On the good side of things, the Yankees lead the American League in both strikeout percentage and walk rate from the mound. They’ve also got a respectable 91 FIP- and a 100 ERA-, suggesting their pitching may still have some room to grow. On the bad side of things, the Yankees have scored the second fewest runs in the AL, just eight more than the lowly Twins. Their 88 wRC+ is also the second worst in the Junior Circuit, just two points ahead of the trailing Twins.

(Stephen Lam/Getty)
(Stephen Lam/Getty)

As Memorial Day is generally the first ‘mile marker’ of the year, today’s as good a time as any to look at the road ahead by reflecting on the road behind. One way of doing that is heading over to FanGraphs and checking out the playoff odds section, which lets you sort by a few things. In the spirit of looking back, here are the Yankees’ playoff odds based on their season to date stats. A 3.9% chance to win the division. An 8.7% chance to win the wild card. Those don’t look good, obviously, thanks to the poor performances the Yankees have turned in at the plate. Bounce backs from Mark Teixeira and Alex Rodriguez would help those numbers creep up, but they’re still fairly low.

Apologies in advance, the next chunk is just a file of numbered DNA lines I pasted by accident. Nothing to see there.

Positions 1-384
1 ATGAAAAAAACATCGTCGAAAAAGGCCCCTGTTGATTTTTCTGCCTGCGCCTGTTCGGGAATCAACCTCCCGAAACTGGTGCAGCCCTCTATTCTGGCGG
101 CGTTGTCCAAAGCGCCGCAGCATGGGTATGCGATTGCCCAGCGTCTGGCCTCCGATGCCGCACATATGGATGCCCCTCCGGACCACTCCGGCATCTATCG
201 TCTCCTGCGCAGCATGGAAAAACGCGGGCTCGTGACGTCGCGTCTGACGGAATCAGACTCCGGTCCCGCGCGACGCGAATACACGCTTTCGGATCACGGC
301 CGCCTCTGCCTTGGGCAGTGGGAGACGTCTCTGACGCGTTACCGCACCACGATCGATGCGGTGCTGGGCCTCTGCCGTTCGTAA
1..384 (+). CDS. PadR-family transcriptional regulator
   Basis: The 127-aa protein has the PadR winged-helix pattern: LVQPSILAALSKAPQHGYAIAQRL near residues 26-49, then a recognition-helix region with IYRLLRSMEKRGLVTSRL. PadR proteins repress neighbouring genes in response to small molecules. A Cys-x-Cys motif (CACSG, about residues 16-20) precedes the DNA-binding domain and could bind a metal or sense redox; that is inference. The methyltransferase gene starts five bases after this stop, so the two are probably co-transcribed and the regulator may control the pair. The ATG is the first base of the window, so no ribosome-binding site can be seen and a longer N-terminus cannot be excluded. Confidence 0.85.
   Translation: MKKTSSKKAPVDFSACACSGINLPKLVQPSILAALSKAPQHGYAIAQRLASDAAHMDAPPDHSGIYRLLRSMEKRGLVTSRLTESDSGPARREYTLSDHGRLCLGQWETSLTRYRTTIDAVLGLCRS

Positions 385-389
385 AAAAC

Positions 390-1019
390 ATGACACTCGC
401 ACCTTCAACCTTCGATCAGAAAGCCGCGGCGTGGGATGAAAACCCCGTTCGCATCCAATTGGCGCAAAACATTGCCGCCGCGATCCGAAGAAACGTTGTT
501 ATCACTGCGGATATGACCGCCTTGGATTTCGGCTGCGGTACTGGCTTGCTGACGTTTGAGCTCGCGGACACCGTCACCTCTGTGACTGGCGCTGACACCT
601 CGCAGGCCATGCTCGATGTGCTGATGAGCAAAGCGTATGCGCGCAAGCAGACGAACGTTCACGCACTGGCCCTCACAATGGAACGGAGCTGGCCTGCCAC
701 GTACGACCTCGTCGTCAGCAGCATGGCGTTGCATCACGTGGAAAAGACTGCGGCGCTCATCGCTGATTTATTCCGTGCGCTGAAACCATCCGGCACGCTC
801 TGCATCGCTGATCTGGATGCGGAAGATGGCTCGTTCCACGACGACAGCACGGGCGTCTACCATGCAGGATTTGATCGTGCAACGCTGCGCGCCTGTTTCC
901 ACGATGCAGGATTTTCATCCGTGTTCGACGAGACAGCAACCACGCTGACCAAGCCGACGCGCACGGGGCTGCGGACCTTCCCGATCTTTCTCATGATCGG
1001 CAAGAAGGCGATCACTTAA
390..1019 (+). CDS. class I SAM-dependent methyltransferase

If we decide to be more fair to the team and acknowledge the uncharacteristically bad performance at the plate, we can go peek at the playoff odds using rest of season projections instead. Those numbers look a little better–4.5% for the division and 16.4% for the wild card–but they still aren’t anything spectacular.

Their deficits in both the AL East and wild card standings–5.5 and 4.5 games respectively–are not insurmountable, especially considering it’s not quite yet June. But in the AL East, the Yankees have three teams to brush aside, including the first place Red Sox. In the wild card, it’s six teams, including the leading Orioles and Rangers. Allowing for some dramatics, the day of reckoning is fast approaching for the Yankees.